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Decision tree heuristics can fail, even in the smoothed setting

by   Guy Blanc, et al.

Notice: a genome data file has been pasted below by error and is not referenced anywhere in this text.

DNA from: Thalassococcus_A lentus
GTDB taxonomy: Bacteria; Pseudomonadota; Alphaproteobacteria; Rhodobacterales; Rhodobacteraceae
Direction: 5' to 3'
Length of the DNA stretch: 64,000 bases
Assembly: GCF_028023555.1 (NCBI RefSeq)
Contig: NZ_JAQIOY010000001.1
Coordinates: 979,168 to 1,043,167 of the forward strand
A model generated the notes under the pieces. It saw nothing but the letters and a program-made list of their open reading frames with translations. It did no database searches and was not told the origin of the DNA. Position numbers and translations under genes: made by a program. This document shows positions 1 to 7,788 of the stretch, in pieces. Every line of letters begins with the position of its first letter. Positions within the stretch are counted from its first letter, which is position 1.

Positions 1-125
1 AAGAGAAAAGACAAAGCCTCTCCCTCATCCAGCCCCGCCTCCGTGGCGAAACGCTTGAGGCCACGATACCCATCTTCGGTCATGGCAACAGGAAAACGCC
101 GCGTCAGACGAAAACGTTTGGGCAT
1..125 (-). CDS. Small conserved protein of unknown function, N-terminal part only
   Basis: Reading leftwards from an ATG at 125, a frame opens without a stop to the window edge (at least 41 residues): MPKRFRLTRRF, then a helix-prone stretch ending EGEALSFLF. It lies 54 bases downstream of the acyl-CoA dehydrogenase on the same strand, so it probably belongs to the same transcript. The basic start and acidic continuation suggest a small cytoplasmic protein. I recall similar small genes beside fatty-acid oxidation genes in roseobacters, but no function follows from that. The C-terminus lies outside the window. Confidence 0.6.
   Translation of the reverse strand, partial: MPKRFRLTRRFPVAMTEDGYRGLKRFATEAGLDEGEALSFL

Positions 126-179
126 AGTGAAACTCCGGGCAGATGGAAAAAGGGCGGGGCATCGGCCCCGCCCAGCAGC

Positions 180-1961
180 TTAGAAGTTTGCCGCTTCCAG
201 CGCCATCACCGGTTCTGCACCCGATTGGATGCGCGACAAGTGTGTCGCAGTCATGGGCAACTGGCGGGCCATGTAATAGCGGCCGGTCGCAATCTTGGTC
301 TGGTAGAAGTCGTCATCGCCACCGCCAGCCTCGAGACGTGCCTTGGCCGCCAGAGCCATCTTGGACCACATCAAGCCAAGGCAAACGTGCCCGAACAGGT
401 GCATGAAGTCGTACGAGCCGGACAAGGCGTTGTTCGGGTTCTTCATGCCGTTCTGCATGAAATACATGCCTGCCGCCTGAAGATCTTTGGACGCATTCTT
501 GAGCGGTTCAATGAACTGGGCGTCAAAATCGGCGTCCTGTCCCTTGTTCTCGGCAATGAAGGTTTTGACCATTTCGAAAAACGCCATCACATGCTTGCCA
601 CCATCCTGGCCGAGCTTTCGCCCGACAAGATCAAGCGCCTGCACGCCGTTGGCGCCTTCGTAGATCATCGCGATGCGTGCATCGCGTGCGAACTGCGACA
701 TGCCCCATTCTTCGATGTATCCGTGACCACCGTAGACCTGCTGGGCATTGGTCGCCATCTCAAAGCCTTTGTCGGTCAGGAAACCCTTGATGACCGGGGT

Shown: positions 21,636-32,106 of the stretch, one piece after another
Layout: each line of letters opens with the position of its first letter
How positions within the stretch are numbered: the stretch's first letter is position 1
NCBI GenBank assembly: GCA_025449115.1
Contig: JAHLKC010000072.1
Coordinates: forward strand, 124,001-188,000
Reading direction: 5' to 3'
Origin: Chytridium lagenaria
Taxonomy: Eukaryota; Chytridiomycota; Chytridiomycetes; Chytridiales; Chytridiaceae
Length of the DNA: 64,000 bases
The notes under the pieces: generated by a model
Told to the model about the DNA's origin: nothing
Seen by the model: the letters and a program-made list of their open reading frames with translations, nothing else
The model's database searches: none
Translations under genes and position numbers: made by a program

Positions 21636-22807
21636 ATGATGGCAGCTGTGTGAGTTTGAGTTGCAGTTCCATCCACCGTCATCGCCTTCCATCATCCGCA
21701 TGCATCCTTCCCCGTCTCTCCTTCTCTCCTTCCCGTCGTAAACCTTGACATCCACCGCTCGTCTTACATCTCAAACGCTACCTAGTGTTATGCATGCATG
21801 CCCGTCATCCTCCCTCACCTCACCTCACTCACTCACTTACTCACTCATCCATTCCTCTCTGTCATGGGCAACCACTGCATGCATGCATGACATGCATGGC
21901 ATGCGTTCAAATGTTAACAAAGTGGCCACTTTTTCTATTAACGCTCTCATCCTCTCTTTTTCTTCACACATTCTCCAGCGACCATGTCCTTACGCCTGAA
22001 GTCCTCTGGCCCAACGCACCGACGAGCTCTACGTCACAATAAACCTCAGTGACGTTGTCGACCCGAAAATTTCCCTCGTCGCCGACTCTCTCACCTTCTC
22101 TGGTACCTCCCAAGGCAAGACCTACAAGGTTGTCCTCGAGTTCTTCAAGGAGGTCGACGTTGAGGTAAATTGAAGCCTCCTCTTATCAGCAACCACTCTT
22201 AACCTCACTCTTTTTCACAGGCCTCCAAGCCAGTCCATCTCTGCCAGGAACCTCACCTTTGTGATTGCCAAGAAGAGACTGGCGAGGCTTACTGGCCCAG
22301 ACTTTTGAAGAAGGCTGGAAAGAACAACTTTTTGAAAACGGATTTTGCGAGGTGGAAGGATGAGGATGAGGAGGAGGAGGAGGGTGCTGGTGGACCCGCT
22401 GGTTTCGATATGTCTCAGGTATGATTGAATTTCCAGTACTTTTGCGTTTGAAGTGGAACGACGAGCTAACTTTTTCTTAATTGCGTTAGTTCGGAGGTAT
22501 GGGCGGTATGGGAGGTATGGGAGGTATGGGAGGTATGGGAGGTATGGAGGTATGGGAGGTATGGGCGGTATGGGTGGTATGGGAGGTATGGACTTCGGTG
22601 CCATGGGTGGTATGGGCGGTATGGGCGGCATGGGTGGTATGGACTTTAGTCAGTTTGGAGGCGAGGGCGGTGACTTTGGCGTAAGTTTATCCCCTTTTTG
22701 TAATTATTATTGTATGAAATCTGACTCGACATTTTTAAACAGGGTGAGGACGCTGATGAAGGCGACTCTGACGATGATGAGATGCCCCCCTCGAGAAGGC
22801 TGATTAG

Greedy decision tree learning heuristics are mainstays of machine learning practice, but theoretical justification for their empirical success remains elusive. In fact, it has long been known that there are simple target functions for which they fail badly (Kearns and Mansour, STOC 1996). Recent work of Brutzkus, Daniely, and Malach (COLT 2020) considered the smoothed analysis model as a possible avenue towards resolving this disconnect. Within the smoothed setting and for targets f that are k-juntas, they showed that these heuristics successfully learn f with depth-k decision tree hypotheses. They conjectured that the same guarantee holds more generally for targets that are depth-k decision trees. We provide a counterexample to this conjecture: we construct targets that are depth-k decision trees and show that even in the smoothed setting, these heuristics build trees of depth 2^Ω(k) before achieving high accuracy. We also show that the guarantees of Brutzkus et al. cannot extend to the agnostic setting: there are targets that are very close to k-juntas, for which these heuristics build trees of depth 2^Ω(k) before achieving high accuracy.


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